Kyajo Ri, first recorded ascent of southeast ridge. On October 24 Seth Hobby and I established base camp at 4,600m below the east face of Kyajo Ri (6,186m). Our plan was to climb the mountain from the northeast. Photos provided by our friend and trekking agent, Ang Karma, seemed to show a series of runnels and smears up the northeast buttress that led to the upper north ridge. Whether those runnels ever existed, or perhaps this was just a dry year, is not clear, but closer inspection proved there were no obvious lines.
The best option appeared to be the southeast ridge, which we knew to have been climbed to 5,600m in autumn 2002 by the team that eventually made the first official ascent of the mountain. [Kyajo Ri was first brought onto the permitted list in 2002, and in that year was ascended via the southwest ridge; AAJ 2003, pp. 394-396. The mountain is believed to have received unauthorized ascents before that—Ed.] On the 29th we left our camp around 6:00 a.m. and traversed under the east face to reach the glacier leading to the col at the foot of the ridge. Gaining the glacier turned out to be one of the cruxes of the climb, with a 40m section of 85° snowy, mixed terrain. Seth then led up through another delicate mixed band to the start of the ridge, where we found a cairn left by the 2002 party. Here we dumped the stove, second rope, and our second tools, in order to move as fast as possible on the technical rock above.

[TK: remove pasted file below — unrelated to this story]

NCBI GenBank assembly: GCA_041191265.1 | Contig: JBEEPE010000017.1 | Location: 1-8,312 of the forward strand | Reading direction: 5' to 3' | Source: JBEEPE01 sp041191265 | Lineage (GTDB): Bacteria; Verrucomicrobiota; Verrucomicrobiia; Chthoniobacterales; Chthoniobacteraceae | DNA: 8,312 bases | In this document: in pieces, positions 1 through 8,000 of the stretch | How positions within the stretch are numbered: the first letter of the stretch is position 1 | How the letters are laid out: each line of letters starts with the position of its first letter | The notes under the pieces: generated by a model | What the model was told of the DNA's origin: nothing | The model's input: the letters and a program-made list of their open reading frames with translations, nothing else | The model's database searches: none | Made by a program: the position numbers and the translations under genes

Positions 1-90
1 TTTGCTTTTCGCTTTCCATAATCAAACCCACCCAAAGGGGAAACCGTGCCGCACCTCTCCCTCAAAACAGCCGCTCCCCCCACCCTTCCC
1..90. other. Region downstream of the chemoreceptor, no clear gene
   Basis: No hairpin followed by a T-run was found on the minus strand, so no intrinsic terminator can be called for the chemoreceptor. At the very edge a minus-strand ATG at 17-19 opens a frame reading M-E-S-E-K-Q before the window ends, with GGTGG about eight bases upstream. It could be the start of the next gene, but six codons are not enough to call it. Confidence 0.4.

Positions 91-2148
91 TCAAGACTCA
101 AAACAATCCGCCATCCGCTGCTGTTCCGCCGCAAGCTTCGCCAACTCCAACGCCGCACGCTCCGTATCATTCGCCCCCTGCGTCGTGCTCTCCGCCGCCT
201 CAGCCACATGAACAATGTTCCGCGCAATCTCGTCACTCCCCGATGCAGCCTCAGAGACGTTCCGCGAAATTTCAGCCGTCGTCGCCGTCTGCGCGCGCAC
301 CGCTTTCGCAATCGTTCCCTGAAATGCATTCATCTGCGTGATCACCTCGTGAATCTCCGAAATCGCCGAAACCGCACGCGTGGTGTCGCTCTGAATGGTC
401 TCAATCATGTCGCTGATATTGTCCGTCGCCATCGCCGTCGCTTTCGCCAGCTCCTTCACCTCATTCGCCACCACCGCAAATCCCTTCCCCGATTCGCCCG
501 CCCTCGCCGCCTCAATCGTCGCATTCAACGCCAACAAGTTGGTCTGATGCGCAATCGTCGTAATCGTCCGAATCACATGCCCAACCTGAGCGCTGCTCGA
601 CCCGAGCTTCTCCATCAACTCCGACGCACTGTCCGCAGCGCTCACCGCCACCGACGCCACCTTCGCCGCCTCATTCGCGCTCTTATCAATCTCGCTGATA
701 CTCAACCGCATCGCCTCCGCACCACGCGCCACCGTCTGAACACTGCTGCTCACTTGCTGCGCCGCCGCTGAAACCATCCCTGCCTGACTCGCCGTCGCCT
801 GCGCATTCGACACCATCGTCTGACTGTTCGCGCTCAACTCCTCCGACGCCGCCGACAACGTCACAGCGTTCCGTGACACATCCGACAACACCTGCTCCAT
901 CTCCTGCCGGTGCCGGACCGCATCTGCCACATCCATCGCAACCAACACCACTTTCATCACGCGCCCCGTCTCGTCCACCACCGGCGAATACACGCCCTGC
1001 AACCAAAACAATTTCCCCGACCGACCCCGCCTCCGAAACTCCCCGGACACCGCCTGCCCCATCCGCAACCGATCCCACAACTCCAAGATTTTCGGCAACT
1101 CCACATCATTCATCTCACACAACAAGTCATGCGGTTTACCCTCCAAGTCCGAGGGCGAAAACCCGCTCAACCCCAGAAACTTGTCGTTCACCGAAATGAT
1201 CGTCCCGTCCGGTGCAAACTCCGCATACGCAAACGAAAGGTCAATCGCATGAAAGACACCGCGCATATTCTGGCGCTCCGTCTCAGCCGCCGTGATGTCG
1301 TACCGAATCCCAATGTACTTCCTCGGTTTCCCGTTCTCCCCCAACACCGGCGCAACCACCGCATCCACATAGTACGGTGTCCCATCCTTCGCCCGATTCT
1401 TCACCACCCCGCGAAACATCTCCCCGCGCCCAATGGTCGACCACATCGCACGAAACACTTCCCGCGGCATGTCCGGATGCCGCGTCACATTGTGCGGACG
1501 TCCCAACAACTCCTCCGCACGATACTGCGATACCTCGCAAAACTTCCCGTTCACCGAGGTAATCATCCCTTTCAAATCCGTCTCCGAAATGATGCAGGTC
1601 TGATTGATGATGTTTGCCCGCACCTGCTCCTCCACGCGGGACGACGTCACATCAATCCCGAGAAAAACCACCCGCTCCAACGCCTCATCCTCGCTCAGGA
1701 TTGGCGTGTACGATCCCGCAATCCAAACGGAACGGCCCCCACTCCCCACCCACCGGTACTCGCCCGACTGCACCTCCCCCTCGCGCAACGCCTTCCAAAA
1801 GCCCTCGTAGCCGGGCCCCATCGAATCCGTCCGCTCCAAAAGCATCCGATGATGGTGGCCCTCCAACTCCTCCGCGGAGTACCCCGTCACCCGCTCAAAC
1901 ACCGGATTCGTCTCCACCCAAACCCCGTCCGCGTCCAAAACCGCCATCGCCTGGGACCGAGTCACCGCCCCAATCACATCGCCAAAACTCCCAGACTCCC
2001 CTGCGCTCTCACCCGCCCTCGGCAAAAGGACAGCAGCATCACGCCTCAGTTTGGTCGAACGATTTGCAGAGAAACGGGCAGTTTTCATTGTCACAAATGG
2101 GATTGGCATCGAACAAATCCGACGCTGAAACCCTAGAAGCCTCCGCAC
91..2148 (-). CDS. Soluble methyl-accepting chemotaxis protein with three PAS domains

The first several hundred meters were mostly easy climbing on generally good rock, with difficulties never more than 5.7-5.8. Wild towers on the first half of the ridge forced us onto the east flank, and in bypassing the second tower we had to climb into a slabby gully that led to several hundred meters of absolute choss. We regained the crest via a pitch of 5.8 X and arrived below the final rock tower. There was no easy way to avoid this tower, so I downclimbed a little, then traversed to a series of good-looking holds that led round a corner. The holds were positive but the moves a few degrees beyond vertical; the sack and big boots, combined with the altitude of 5,900m, made it all feel serious. From a stance, a short pendulum got me to a ledge and easier climbing. From here we simul-climbed over easy rock and mixed terrain all the way to the summit ridge, which proved to be one of the most aesthetic mountain features either of us had climbed.
We didn’t linger on the summit, approaching darkness and a cold wind prompting a hasty descent. We rappelled the southwest ridge and continued all the way down to the Kyajo Ri Glacier, below the south face. The only problem was that our camp was on the other side of the mountain. Tired, hungry, and out of water, we reached it by quality alpine suffering, with the biggest hurdle being climbing 600m of frozen kitty litter to regain the col at the foot of the southeast ridge. A few rappels and a glacier slog led us to our camp, 21 hours after leaving. We graded our route V 5.9 AI3.
John Kear, AAC